Amnesty's 'neutrality' re aggressors vs defenders is moral indecency."

Anonymous said...

Gerald Steinberg has an excellent piece about Amnesty in the New York Sun at

where he suggests that Amnesty International itself needs to be scrutinized.

"For many journalists, diplomats, and political activists, Amnesty International is considered to be a highly reliable and objective source of information and analysis on human rights around the world. But the halo that surrounds its reports and campaigns is beginning to fray, as the evidence of political bias and inaccuracy mounts.

Recently, the Economist, published in Britain, noted that "an organisation which devotes more pages in its annual report to human-rights abuses in Britain and America than those in Belarus and Saudi Arabia cannot expect to escape doubters' scrutiny." Other critics, including law professor at Harvard, Alan Dershowitz, and the U.S.-based Capital Research Center, have been more pointed, providing evidence of Amnesty's systematic bias and reports based largely on claims by carefully selected "eyewitnesses" in Colombia, Gaza, and Lebanon.

As Amnesty releases its annual report on human rights for 2006, amid highly choreographed public relations events, and repeating the familiar condemnations of Israel and America, NGO Monitor has also published a report on Amnesty's activities in the Middle East. The result is not a pretty picture for those clinging to the "halo effect."

Using a detailed and sophisticated qualitative model for comparing relative resources devoted to the different countries, this report clearly shows that in 2006, Amnesty singled out Israel for condemnation of human rights to a far greater extent than Iran, Sudan, Saudi Arabia, Libya, Syria, Egypt, and other chronic abusers of human rights.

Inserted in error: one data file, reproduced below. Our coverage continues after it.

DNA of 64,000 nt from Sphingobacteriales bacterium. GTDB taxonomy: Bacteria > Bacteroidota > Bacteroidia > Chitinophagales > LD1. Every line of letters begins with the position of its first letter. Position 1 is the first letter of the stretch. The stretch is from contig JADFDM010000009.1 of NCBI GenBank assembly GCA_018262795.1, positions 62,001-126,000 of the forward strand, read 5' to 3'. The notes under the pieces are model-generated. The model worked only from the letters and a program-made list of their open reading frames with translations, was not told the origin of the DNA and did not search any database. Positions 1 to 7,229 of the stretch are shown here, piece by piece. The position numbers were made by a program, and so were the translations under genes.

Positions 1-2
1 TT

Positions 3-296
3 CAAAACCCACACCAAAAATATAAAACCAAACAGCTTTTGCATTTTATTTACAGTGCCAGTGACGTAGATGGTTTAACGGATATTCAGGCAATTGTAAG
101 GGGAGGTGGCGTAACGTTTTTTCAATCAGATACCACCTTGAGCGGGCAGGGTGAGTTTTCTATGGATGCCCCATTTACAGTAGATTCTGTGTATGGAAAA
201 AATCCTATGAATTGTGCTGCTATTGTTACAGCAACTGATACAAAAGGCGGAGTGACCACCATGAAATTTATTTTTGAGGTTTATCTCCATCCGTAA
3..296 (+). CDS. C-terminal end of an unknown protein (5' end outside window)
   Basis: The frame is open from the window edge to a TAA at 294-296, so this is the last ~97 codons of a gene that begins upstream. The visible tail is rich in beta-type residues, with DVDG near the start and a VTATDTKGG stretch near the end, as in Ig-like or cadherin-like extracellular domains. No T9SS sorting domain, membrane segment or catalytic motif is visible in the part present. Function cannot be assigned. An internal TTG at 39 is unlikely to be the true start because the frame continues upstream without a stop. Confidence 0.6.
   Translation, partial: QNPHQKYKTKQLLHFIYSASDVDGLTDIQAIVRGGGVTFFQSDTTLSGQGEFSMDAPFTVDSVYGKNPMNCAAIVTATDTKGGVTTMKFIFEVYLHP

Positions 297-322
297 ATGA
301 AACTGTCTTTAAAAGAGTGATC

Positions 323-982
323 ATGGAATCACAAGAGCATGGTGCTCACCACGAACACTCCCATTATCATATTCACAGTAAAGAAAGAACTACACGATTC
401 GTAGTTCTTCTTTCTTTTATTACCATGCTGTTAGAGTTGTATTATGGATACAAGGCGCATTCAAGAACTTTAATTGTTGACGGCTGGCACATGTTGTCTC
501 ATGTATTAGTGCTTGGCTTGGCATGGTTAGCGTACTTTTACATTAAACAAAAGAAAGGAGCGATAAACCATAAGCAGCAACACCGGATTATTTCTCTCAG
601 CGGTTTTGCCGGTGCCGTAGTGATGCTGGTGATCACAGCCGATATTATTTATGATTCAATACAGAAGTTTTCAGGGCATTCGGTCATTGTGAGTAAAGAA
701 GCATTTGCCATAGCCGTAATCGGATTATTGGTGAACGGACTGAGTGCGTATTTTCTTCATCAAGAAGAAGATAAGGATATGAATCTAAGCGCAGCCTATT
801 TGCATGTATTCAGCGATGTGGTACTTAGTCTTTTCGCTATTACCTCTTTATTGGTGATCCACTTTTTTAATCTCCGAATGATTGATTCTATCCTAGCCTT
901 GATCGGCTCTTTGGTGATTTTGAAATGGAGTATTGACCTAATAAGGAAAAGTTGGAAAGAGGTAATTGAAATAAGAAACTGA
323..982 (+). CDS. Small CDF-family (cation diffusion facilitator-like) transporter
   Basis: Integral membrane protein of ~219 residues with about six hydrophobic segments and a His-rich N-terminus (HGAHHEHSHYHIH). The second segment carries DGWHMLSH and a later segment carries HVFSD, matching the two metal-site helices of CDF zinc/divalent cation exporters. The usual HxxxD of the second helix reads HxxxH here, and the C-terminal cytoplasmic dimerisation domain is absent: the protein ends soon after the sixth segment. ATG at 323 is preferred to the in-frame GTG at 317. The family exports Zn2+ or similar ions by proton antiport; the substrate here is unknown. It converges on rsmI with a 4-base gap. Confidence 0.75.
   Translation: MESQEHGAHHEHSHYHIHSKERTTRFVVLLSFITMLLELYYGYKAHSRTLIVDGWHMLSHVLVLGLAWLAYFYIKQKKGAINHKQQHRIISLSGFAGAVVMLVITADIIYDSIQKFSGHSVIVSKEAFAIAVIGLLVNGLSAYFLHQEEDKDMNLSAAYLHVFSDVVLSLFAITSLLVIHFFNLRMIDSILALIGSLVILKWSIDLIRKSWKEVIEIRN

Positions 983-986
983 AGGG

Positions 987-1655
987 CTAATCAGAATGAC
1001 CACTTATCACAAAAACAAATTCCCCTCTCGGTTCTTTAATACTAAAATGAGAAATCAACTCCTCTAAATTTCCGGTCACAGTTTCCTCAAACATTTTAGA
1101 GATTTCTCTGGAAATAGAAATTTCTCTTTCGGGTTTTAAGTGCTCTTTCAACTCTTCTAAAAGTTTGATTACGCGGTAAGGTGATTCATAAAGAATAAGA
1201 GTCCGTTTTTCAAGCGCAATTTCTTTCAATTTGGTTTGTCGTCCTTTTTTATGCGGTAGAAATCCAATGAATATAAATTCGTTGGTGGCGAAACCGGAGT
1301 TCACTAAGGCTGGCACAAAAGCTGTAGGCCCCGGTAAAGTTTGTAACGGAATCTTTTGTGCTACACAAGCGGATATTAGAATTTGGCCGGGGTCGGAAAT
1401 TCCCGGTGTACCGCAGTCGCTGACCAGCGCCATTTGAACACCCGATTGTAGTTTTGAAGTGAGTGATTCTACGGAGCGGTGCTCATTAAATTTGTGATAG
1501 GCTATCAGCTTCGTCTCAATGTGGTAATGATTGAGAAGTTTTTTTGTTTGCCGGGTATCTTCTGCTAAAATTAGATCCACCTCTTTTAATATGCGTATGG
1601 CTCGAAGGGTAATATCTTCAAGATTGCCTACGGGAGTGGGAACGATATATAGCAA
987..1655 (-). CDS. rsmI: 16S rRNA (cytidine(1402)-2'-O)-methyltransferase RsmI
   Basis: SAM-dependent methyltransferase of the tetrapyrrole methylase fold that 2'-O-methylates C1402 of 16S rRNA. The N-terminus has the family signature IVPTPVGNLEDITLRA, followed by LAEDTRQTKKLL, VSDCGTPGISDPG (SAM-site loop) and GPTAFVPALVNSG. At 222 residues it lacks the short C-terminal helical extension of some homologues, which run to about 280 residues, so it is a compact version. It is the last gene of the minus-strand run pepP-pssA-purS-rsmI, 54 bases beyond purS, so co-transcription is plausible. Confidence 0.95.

During the year, Amnesty issued 48 publications critical of Israel, compared to 35 for Iran, 2 for Saudi Arabia, and only 7 for Syria. Many of the attacks directed at Israel took place during the war with Hezbollah, but this terror group and state-within-a-state also got relatively little attention from Amnesty.

Furthermore, as Amnesty has almost no professional researchers, many of the "factual" claims in these reports were provided by "eyewitnesses," whose political affiliations and credibility can be only guessed. And the language used in these reports also reflects an obsessive and unjustified singling out of Israel, with frequent use of terms such "disproportionate attacks," "war crimes," and "violations of international humanitarian law."

And while Amnesty International was founded to fight for the freedom of political prisoners, the officials in charge of this organization failed to issue a single statement calling for the release of the Israeli soldiers that were kidnapped by Hezbollah and Hamas, and who have not been heard from since their illegal capture.

These and many other details published in NGO Monitor’s report on Amnesty provide further evidence that this powerful NGO has lost its way, and is no longer a “respectable” or credible human rights organization.